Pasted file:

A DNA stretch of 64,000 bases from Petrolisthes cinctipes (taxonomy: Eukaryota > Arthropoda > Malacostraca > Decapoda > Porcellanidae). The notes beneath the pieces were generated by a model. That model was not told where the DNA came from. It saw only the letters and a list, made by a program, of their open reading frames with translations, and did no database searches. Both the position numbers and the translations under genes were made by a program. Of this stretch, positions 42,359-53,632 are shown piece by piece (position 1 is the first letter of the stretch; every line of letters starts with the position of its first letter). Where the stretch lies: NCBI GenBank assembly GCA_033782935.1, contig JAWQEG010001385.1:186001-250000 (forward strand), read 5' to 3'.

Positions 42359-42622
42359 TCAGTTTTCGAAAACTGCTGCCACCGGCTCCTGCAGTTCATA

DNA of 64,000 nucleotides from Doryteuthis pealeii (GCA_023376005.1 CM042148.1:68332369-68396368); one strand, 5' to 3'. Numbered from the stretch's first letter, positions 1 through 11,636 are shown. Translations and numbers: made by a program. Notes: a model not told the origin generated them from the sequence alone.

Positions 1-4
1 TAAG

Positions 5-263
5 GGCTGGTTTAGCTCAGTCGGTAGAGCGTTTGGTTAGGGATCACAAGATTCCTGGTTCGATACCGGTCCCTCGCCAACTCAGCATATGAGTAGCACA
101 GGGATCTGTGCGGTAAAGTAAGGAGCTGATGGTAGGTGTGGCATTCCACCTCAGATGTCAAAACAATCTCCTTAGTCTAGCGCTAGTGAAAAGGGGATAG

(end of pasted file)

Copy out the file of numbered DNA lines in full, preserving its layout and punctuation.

A DNA stretch of 64,000 bases from Petrolisthes cinctipes (taxonomy: Eukaryota > Arthropoda > Malacostraca > Decapoda > Porcellanidae). The notes beneath the pieces were generated by a model. That model was not told where the DNA came from. It saw only the letters and a list, made by a program, of their open reading frames with translations, and did no database searches. Both the position numbers and the translations under genes were made by a program. Of this stretch, positions 42,359-53,632 are shown piece by piece (position 1 is the first letter of the stretch; every line of letters starts with the position of its first letter). Where the stretch lies: NCBI GenBank assembly GCA_033782935.1, contig JAWQEG010001385.1:186001-250000 (forward strand), read 5' to 3'.

Positions 42359-42622
42359 TCAGTTTTCGAAAACTGCTGCCACCGGCTCCTGCAGTTCATA

DNA of 64,000 nucleotides from Doryteuthis pealeii (GCA_023376005.1 CM042148.1:68332369-68396368); one strand, 5' to 3'. Numbered from the stretch's first letter, positions 1 through 11,636 are shown. Translations and numbers: made by a program. Notes: a model not told the origin generated them from the sequence alone.

Positions 1-4
1 TAAG

Positions 5-263
5 GGCTGGTTTAGCTCAGTCGGTAGAGCGTTTGGTTAGGGATCACAAGATTCCTGGTTCGATACCGGTCCCTCGCCAACTCAGCATATGAGTAGCACA
101 GGGATCTGTGCGGTAAAGTAAGGAGCTGATGGTAGGTGTGGCATTCCACCTCAGATGTCAAAACAATCTCCTTAGTCTAGCGCTAGTGAAAAGGGGATAG